-- Mike Knuble did nothing to diminish his status as a favourite of Boston Bruins' fans.
Knuble scored the go-ahead goal on a brilliant individual effort 15 seconds into the third period and Steve Shields made three big saves as the Bruins recorded a key 3-2 victory over the Toronto Maple Leafs.
Before the game, Knuble was presented the Seventh Player Award, which is voted on annually by fans. In the opening minute of the third period, he stripped the puck from defenceman Robert Svehla, swept around the right goalpost on his backhand and spun before snapping a shot into the top right corner of the net.
"It's my mistake," Svehla said. "Just 15 seconds into the third and that's why we lost."
It was the 27th goal for Knuble, who never had scored more than 15 in a season.
"It certainly has been a helluva day for me," Knuble said. "It's always nice when the fans get to reward a player. It's very fulfilling."
Shields protected the lead with two crucial saves. He stopped Mikael Renberg's quick wrist shot from the slot during a power play with 13 minutes left and reached up to grab Alexander Mogilny's wrister from high in the left circle with 46 seconds to play.
"He made a nice shot," Shields said of Mogilny. "I made four or five saves better than that. He made a good shot, but I could see it and I didn't have to move my glove much. I was in a good position. Those look better than they really are."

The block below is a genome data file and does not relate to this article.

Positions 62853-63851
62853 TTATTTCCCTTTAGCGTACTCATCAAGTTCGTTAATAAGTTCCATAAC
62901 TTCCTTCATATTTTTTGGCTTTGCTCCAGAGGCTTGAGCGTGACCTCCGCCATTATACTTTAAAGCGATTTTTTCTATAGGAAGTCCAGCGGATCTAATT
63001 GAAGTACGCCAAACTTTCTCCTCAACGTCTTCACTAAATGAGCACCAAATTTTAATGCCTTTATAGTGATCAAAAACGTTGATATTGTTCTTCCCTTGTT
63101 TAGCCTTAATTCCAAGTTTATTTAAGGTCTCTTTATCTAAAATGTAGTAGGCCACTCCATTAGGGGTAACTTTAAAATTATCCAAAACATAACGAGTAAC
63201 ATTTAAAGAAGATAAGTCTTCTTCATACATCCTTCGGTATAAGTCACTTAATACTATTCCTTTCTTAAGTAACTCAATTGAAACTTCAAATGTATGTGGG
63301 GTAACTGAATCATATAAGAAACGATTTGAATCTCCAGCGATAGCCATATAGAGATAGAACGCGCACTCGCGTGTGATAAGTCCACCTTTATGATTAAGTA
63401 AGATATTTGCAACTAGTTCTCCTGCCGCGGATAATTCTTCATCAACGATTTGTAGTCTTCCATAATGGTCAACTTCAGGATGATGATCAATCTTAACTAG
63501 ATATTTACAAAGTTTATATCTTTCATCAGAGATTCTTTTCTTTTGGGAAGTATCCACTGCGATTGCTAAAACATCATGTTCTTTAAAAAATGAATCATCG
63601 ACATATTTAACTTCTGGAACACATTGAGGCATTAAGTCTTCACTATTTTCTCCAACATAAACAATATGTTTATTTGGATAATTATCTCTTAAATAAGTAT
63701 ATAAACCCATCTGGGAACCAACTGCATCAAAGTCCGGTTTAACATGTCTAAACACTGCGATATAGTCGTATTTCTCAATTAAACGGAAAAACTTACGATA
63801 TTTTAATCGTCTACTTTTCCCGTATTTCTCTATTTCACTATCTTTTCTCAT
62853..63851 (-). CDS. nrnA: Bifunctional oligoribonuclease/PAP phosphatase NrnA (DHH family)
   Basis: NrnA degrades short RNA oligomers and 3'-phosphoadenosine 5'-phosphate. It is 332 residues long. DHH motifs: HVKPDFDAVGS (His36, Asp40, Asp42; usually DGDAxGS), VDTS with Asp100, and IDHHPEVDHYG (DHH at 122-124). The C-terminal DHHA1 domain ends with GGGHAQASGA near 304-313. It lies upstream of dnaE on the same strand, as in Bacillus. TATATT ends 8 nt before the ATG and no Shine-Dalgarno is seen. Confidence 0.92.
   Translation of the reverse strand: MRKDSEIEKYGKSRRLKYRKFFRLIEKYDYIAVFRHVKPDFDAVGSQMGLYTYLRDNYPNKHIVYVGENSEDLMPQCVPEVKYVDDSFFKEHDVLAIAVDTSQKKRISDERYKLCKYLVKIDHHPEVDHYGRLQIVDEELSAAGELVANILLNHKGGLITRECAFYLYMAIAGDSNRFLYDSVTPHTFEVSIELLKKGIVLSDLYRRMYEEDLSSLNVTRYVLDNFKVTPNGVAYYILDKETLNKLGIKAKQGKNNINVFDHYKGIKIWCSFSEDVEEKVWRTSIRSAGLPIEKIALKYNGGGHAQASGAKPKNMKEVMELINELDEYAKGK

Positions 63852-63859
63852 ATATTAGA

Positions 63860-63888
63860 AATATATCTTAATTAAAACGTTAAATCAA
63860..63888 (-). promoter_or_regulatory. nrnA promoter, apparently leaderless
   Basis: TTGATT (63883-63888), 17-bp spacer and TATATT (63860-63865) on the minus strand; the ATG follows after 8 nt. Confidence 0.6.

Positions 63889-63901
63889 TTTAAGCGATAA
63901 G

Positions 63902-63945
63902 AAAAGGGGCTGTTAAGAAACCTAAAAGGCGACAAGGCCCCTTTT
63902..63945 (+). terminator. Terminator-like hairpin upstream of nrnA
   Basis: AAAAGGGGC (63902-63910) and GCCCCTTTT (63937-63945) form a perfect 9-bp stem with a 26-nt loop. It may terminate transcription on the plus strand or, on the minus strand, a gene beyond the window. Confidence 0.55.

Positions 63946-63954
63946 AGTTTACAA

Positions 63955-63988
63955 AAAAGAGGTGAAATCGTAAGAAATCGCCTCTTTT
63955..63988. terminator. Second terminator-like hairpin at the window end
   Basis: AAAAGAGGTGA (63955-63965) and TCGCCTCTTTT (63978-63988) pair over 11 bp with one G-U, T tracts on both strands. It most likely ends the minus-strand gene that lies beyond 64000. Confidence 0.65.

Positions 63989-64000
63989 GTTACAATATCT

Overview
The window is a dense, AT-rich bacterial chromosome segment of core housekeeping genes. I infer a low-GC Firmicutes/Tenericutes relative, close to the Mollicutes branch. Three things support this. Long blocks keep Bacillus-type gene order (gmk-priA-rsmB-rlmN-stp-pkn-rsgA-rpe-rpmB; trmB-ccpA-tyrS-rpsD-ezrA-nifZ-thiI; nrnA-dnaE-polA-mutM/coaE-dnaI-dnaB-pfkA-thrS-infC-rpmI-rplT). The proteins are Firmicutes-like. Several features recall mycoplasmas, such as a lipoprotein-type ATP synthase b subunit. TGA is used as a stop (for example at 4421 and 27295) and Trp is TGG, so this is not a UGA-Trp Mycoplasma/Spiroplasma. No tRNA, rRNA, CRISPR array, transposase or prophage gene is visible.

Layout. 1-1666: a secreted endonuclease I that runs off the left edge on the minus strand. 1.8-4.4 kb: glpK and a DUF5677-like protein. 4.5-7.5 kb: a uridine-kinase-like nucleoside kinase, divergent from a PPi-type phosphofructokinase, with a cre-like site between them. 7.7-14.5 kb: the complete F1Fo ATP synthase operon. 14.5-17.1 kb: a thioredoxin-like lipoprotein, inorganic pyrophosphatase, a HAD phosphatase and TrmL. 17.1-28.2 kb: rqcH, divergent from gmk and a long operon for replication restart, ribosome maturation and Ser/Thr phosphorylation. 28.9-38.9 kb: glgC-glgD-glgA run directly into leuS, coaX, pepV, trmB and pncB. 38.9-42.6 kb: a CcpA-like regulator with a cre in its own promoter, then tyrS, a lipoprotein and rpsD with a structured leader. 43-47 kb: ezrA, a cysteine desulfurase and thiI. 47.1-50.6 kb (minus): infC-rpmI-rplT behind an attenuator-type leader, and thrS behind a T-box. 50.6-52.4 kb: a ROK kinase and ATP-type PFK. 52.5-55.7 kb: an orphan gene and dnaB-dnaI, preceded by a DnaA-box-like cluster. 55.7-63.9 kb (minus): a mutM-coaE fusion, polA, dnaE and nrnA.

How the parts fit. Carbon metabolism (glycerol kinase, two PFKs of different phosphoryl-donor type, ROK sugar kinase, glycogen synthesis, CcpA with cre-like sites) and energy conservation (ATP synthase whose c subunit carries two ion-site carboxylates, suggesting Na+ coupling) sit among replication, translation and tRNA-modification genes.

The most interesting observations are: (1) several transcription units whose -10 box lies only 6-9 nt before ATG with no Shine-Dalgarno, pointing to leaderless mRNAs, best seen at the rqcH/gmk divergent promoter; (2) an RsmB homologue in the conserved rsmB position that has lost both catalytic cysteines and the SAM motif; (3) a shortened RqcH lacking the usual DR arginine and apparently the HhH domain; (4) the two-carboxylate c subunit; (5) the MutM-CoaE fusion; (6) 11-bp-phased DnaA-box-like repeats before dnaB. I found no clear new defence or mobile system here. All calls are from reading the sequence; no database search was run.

With the score tied, 2-2, Shields lunged and made an off-balance glove save on Mats Sundin's shot from the low slot with just over a minute to go in the second period.
"I went to make the initial save and he hung on to the puck, so I had to lunge at him again," said Shields, who finished with 24 stops. "It probably looked more dramatic than it was."
"Steve made some big saves for us," Bruins coach Mike O'Connell said. "In any win in the NHL, your goalie is going to have to make seven or eight big saves, and if he doesn't, your chances of winning are lessened."
Rob Zamuner and Martin Lapointe had the other goals for Boston, which moved four points ahead of the eighth-place New York Islanders and just one behind sixth-place Washington in the Eastern Conference.
"We have to correct a lot of errors, starting from goaltending out," O'Connell said. "I think we can be stronger and a little more confident in all aspects of the game. I think the defensive zone play can pick up and be more sound and more stable."
Darcy Tucker and defenceman Tomas Kaberle tallied for the Maple Leafs, who have lost six of their last eight on the road and got a tongue-lashing from coach Pat Quinn.
"Right now, we're not a very smart team and we take gambles and risks when we have leads," Quinn said. "We're just not playing very smart hockey and I don't think we're working hard enough, quite frankly."
Tucker opened the scoring just 3:15 into the game, but Zamuner tied it 3 1/2 minutes later with his 10th goal, flipping a rebound of P.J. Axelsson's shot under the crossbar.
Toronto regained the lead before the end of the period as Kaberle drifted down the slot, got a pass from Owen Nolan and slid a backhander between Shields' pads at 16:27.
But Lapointe continued his late-season resurgence 13:59 into the second. Off a feed from Jozef Stumpel, he put a wrist shot from the top of the slot past a sliding Svehla and goaltender Ed Belfour.
"I'm being more patient," said Lapointe, who has scored five of his seven goals in the last six games. "I'm not just going out there, running around for hits. I make sure that I'm in good position and taking shots when I'm coming across the blue line."
Again, Quinn was critical of his team.
"Our forwards aren't checking anybody right now," he said. "They just want to play on the offensive side. The trouble is, they're not getting any offense, either. You don't check, you don't get any offense."